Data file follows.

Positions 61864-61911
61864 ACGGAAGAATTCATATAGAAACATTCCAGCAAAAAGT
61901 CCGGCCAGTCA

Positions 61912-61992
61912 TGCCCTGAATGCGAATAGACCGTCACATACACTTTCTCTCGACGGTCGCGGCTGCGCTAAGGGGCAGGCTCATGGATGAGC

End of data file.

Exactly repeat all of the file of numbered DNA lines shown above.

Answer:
Positions 61864-61911
61864 ACGGAAGAATTCATATAGAAACATTCCAGCAAAAAGT
61901 CCGGCCAGTCA

Positions 61912-61992
61912 TGCCCTGAATGCGAATAGACCGTCACATACACTTTCTCTCGACGGTCGCGGCTGCGCTAAGGGGCAGGCTCATGGATGAGC